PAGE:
A. Offense Conduct
Mr. Castorena first argues the district court erred in assessing the seriousness of the conduct underlying his guilty plea to conspiracy to launder monetary instruments because it "mistakenly conflated" that conduct with the uncontested facts set forth in the "Background Information" section of the PSR. Aplt's Br. at 23. As evidence of this alleged error, Mr. Castorena points out, among other things, that even though his offense conduct only involved approximately $19,000 from the sale of one hundred or more counterfeit documents, the district court stated at sentencing that "[t]he breadth and scope of the criminal conduct in your case for which you are an organizer is simply breathtaking" because it involved "[m]illions of counterfeit identity documents [and] millions of dollars in benefit from these illicit gains." Rec. vol. II, at 7 (emphasis added).
While the language employed by the district court during sentencing was perhaps imprecise, we find Mr. Castorena's allegation of error far-fetched. First, the record indicates the court was well-aware of the facts underlying Mr. Castorena's guilty plea. Indeed, the court read them aloud at the plea hearing, which occurred less than three months before the sentencing hearing. Moreover, just prior to making the allegedly erroneous statements, the district court explicitly referenced the paragraphs comprising the PSR's "Background Information" section. See Rec. vol. II, at 7. Because this section is clearly set-off from the PSR's recitation of the offense conduct, it is evident to us the court referred to the uncontested facts therein as uncharged, relevant conduct justifying Mr. Castorena's high-end Guidelines sentence. This is undisputedly proper. See United States v. Rodriguez-Felix, 450 F.3d 1117, 1131 (10th Cir. 2006) ("In the aftermath of Booker, we have routinely permitted a district court to enhance a defendant's sentence using uncharged conduct proven to the court by a preponderance of the evidence.").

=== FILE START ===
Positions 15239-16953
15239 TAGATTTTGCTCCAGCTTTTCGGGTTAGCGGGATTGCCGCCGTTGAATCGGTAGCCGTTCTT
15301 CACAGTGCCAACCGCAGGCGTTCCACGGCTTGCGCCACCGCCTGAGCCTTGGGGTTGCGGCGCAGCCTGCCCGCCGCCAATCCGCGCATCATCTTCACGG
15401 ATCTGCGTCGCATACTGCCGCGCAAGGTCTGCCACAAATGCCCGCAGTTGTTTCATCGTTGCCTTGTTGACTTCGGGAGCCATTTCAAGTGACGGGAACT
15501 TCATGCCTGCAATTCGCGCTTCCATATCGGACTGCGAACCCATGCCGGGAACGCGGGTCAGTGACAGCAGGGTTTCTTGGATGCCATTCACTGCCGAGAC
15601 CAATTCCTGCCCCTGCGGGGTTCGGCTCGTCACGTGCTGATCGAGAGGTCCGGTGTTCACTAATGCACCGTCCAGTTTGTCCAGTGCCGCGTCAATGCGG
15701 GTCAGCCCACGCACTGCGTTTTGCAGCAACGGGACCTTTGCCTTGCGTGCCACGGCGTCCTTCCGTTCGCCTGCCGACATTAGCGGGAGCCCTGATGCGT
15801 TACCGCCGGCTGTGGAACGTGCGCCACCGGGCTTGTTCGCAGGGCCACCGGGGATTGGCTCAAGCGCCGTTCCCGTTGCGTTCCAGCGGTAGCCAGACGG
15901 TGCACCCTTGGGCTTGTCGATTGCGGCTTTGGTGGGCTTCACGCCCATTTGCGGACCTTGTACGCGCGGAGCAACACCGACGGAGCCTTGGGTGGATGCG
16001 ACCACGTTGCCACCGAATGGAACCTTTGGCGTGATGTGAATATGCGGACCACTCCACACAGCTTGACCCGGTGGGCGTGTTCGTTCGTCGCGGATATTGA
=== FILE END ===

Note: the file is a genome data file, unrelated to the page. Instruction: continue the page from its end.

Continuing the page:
Accordingly, we conclude there was no error and need not address the remaining disjunctive plain error elements.
B. Unlawful Entries
Mr. Castorena next argues the district court erred in stating that his 87-month sentence was justified, in part, because he had "repeatedly violated the law of this country by entering this country illegally." Rec. vol. II, at 9 (emphasis added). Although the district court's statement concerned illegal entries, Mr. Castorena premises this challenge on the lack of explicit information in the PSR regarding the removal actions taken by the United States if any following three of his four prior convictions. He emphasizes that the PSR, in discussing his criminal history, only provides that he was deported after his 1995 fraud conviction; it does not indicate whether he was removed after his 1988, 1989, and 2003 convictions.
Despite the lack of specific information regarding removals, the undisputed facts in the PSR suggest that Mr. Castorena, an illegal alien, unlawfully entered the country at least three times: (1) when he "first entered the United States in 1982," PSR ¶ 70; (2) prior to his 1995 fraud conviction as he admitted "return[ing] to Mexico" for an unspecified period of time after "resid[ing]in Northridge, California, from 1990 to 1993," id.; and (3) before his 2003 conviction for illegal reentry following deportation. These facts are more than sufficient to support the district court's statement that Mr. Castorena "repeatedly" entered the country illegally. See 13 Oxford English Dictionary 635 (2d ed. 1989) (repeatedly: "More than once, again and again, frequently").
We therefore conclude the district court committed no error and, as above, do not move beyond the first plain error review prong.
C. Prior Convictions